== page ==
In the middle of all the confusion, noise and treason that surrounds Bad Touch Donnie and his gang of grifters in D.C. these days, the weasels that are the GOP are at it again with the bullshit fascism that they like to call ‘party belief and policy’ … pay attention people and get in their faces on this … they have been stopped in their tracks a couple of times in the past few years when they tried to do this shit, and it’s time to stop these fuckers again … write ‘em emails and flood their phones until they get the message … tell them “get your fucking hands off of my internet and stop selling everyone out every chance there is to make a dime.”
Today, Senators will vote to allow ISPs to sell your internet history and end FCC online privacy rules
On March 23rd, 2017, the US Senate votes on S.J.Res 34, which would use the Congressional Review Act to strip away online privacy protections gained under the FCC and also disallow the FCC from enacting privacy rules in the future. The resolution, if passed along with its House counterpart and then signed into law, would pass the responsibility of online privacy regulation from the FCC onto the FTC, with the American public losing out in the meantime.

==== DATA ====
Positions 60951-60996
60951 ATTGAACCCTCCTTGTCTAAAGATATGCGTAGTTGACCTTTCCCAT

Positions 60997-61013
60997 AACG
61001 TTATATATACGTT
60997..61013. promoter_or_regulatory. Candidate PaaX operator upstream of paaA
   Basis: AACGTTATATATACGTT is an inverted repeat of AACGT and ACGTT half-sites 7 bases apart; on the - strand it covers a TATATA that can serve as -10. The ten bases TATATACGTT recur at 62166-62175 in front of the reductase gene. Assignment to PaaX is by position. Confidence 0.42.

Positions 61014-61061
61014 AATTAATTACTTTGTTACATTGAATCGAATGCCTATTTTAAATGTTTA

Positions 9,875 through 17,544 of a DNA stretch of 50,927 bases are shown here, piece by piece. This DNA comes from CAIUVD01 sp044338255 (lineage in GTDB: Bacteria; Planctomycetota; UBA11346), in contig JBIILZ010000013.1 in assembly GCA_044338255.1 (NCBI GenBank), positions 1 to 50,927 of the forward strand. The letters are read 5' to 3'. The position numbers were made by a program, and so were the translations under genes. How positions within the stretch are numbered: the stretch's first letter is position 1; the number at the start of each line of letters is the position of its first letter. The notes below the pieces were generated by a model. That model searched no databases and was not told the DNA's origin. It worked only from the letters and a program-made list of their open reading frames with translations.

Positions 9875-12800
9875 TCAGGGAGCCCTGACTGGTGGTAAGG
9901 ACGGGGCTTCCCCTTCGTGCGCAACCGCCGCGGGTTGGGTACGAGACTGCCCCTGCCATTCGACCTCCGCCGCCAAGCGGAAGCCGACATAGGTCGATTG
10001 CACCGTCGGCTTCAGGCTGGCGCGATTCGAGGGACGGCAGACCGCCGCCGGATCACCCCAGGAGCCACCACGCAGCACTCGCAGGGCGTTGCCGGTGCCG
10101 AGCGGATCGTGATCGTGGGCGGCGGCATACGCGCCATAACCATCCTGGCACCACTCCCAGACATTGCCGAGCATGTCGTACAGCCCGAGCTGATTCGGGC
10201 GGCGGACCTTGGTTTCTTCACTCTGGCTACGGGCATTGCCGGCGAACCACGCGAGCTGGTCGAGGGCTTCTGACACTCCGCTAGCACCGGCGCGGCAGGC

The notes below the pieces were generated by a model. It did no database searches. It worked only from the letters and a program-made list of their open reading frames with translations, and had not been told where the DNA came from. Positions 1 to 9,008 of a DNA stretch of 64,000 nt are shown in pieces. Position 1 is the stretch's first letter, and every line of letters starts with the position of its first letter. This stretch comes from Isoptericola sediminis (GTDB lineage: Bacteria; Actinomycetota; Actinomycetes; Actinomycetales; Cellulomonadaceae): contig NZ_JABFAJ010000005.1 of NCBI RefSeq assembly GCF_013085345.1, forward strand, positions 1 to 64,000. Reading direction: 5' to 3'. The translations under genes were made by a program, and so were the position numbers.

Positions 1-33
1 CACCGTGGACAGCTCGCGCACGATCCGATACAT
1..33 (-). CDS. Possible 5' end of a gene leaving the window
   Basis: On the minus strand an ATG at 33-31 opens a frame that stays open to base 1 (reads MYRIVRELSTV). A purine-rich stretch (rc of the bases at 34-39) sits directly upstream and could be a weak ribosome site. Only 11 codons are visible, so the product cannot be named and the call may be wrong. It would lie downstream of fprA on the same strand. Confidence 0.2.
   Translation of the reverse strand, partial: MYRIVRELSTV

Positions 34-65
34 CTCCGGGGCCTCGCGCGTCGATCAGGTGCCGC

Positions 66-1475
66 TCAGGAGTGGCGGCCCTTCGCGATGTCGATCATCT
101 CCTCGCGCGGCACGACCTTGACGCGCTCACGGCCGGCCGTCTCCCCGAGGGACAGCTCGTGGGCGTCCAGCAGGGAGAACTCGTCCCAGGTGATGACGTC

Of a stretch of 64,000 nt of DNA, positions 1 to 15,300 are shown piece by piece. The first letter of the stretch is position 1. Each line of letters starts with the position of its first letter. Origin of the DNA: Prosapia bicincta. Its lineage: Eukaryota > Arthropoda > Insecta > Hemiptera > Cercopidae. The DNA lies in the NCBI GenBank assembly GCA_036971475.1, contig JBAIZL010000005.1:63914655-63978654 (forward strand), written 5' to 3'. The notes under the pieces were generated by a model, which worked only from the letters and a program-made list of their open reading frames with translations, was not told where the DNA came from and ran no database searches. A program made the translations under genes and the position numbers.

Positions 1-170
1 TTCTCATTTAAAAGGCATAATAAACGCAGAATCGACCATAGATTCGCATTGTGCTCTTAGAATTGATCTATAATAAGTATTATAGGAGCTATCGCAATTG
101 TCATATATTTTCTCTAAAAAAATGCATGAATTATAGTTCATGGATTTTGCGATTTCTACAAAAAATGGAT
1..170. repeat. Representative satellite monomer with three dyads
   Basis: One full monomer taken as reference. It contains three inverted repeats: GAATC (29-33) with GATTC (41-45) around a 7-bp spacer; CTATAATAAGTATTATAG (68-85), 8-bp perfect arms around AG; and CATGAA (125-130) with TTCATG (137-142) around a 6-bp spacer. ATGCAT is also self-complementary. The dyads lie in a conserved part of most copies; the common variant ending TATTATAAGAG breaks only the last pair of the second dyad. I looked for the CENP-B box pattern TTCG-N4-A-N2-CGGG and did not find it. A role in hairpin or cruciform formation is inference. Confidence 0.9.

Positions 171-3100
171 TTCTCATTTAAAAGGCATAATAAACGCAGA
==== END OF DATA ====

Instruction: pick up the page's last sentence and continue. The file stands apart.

The FCC online privacy rules currently require ISPs to get your affirmative consent before selling your personal, sensitive information to advertisers. Notably, the FCC didn’t go as far as to ban “pay-for-privacy” schemes that were being offered by some ISPs. Back in 2016, when the FCC passed sweeping net neutrality and online privacy rules for Internet Service Providers (ISPs) and telecoms to follow, the FTC did release a statement titled: Net Neutrality and Privacy: Don’t Fear the Reclassification.
The Senators that proposed this resolution did so for a reason.
If you’re wondering whether or not the Senators that proposed S.J.Res 34 received any money from ISPs or telecoms, the answer is a resounding yes. Vocativ has a nice infographic that shows which Senators have received donations from telecoms and ISPs, and even trade groups like the CTIA. In a recent filing with the FCC, the CTIA has been attempting to push the idea that web browsing history and app usage data are not sensitive information.
Caleb Chen is a digital currency and privacy advocate.
also of interest:
With appeals ruling, the United States has effectively outlawed file encryption
New mass warrant reverses concepts: demands all data about everybody who searched for a specific term on Google
Telecom lobby to FCC: “Web browsing and app usage history are not sensitive information.”